But in scores of instructional memos over the last three years, the New York Police Department has been moving to standardize detective work and codify crime-solving tactics that had mostly existed as an oral tradition in the squad rooms of precinct station houses.
Some of the memos detail investigative methods, like how to surreptitiously take a DNA sample from a suspect during an interrogation or while trailing him on the street.
Other memos provide only general guidance, like Memo 24 of 2011, which concerns videotaping interrogations. It authorizes detectives to use “lawful deception, deceit, trickery, etc.” when seeking a confession. And offensive language — ordinarily against department protocol — is permissible for “facilitating communication or obtaining information.”
Sometimes, the instructions go further, spelling out the very words detectives must say. Memo 31 of 2011, a 61-step mini-manual on police lineups, orders detectives to ask verbatim: “Did you recognize anyone in the lineup? If so, what is the number of the person that you recognize? From where do you recognize that person?”
Because witnesses frequently offer uncertain answers — “I think it is No. 3,” for example — the memo instructs detectives to avoid a basic error: asking witnesses to gauge their confidence on a scale of 1 to 10. (Anything less than a 10 invites doubt from jurors at a trial.)
The memos are the handiwork of the chief of detectives, Phil T. Pulaski, who oversees some 2,200 detectives from the 13th floor of Police Headquarters, a rust-colored fortress behind the Municipal Building. While his predecessors issued occasional memos, Chief Pulaski is more prolific: he has generated some 85 step-by-step instructional memos since becoming chief in 2009.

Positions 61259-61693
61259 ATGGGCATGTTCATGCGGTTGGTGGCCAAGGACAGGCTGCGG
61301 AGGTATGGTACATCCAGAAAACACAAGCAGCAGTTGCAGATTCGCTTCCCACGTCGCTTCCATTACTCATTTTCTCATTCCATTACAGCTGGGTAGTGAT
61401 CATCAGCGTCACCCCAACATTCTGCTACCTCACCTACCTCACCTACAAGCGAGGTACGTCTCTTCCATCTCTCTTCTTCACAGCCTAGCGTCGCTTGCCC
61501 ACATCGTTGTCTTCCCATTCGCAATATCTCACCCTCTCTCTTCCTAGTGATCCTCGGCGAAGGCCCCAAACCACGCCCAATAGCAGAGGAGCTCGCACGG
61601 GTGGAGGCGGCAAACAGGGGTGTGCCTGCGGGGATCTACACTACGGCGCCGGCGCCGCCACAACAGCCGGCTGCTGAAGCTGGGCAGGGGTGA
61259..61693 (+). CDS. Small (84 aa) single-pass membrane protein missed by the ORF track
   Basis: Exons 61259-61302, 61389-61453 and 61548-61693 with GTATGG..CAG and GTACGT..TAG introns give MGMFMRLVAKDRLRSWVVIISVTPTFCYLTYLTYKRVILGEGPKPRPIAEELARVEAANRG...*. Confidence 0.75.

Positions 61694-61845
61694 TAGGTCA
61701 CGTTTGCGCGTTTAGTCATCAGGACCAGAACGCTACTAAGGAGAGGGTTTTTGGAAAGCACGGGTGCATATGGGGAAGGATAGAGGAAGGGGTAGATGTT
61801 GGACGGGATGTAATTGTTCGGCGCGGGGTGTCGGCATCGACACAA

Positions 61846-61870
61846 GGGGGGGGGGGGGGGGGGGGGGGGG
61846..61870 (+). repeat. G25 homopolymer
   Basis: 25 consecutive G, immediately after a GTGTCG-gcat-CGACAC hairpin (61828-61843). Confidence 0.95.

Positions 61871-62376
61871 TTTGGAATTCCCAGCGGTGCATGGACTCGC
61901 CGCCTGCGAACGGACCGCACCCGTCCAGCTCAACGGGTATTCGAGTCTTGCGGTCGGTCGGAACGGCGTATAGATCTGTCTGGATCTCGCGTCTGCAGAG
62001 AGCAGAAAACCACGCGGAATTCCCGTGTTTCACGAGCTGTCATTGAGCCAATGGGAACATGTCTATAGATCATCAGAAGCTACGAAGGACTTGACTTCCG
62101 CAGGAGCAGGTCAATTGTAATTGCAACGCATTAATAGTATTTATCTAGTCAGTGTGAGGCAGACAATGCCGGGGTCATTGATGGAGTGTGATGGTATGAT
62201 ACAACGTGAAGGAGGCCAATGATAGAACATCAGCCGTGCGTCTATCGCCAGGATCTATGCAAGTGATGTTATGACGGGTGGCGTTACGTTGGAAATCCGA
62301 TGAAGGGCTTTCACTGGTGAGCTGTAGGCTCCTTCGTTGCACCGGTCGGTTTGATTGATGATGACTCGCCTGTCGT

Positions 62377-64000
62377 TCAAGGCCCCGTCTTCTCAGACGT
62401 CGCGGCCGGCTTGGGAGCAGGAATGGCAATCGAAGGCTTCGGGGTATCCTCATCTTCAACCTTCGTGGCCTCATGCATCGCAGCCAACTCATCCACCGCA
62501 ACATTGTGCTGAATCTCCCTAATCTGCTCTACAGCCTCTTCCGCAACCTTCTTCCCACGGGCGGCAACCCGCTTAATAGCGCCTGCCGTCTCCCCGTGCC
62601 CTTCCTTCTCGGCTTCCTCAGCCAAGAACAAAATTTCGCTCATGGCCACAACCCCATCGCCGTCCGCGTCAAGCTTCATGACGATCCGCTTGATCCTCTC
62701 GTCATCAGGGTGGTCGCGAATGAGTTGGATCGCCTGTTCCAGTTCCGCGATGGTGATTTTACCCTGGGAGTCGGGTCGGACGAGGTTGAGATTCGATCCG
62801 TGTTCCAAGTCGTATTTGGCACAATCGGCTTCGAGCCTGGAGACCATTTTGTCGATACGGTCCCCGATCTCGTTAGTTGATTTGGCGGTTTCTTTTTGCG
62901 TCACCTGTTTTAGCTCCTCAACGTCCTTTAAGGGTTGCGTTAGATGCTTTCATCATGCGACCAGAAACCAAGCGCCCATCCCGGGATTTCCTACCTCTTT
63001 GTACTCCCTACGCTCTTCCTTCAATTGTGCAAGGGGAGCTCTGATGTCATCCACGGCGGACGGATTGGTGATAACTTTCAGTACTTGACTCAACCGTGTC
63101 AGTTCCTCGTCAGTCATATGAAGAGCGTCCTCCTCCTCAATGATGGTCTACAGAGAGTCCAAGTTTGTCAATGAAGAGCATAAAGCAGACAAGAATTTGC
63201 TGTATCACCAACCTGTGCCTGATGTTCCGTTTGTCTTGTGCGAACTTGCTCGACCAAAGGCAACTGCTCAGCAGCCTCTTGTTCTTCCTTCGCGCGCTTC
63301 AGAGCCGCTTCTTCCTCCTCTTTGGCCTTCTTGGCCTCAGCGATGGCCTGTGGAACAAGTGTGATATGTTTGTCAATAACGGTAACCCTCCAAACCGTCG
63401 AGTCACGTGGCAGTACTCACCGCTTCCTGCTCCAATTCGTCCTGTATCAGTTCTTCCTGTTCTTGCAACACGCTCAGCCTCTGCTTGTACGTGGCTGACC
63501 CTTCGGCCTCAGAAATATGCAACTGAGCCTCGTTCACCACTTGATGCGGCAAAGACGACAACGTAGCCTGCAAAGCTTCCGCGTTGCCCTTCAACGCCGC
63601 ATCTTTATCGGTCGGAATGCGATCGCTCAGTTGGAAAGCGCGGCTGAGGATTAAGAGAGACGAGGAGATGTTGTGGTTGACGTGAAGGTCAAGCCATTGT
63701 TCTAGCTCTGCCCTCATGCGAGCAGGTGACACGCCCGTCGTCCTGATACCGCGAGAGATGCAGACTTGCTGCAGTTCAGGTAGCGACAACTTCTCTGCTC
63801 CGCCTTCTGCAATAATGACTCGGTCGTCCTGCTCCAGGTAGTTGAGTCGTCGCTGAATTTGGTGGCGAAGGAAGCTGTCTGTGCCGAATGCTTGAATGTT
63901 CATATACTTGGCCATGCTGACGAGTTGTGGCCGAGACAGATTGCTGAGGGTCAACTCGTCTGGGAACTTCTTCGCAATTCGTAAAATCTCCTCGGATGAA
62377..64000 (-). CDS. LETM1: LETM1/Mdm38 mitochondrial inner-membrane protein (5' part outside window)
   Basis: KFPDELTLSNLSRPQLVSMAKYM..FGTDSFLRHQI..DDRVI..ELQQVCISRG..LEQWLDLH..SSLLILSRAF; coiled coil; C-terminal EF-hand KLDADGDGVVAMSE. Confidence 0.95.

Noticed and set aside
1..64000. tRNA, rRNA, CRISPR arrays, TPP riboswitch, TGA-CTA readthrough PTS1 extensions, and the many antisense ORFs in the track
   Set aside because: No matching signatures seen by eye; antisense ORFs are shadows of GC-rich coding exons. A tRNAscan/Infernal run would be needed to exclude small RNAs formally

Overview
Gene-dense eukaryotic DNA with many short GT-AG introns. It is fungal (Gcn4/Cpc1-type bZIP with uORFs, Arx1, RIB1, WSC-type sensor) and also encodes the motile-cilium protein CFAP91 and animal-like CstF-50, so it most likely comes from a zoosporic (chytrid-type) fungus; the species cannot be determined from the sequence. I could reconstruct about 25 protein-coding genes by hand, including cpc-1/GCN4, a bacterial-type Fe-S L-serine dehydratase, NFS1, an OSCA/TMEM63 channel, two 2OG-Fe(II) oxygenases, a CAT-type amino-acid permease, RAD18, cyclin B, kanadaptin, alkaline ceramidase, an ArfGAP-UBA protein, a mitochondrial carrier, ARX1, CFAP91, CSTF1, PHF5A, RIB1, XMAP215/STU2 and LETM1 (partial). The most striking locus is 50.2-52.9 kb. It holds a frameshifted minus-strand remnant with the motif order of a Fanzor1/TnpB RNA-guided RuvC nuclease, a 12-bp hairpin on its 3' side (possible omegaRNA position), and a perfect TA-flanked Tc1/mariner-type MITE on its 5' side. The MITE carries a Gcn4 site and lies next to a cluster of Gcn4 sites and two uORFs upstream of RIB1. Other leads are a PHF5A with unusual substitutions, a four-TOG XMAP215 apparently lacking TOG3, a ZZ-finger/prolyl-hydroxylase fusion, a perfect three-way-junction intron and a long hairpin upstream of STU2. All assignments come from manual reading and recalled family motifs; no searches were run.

Taken together, his writings are rapidly bringing detectives under greater supervision, and changing the freewheeling culture of the detective bureau.
Through a spokesman, Chief Pulaski declined interview requests.
But Paul J. Browne, the Police Department’s chief spokesman, said the memos bolstered accountability and ensured that police procedures were “applied as consistently as possible.”
Various protocols, like the one for lineups, “can’t be left to word of mouth, particularly as laws and forensics change,” Mr. Browne wrote in an e-mail. “Chief Pulaski understands this perhaps better than any of his predecessors.”
The memos underscore the changing nature of investigative work. Cases that once depended solely on the ability of detectives to elicit information from witnesses and suspects are now routinely bolstered by DNA evidence, video footage and cellphone records. Many of the memos created new protocols for gathering physical and electronic evidence. One memo offers suggestions for using the department’s 398 license plate readers. Another explains how to incorporate facial identification software into investigations.
The memos also recalibrate detective work in a city safe enough that a Manhattan South Homicide detective is often assigned lesser investigations while waiting weeks for the next murder case. A series of memos from September 2012, for instance, provided step-by-step instructions for investigating cellphone thefts.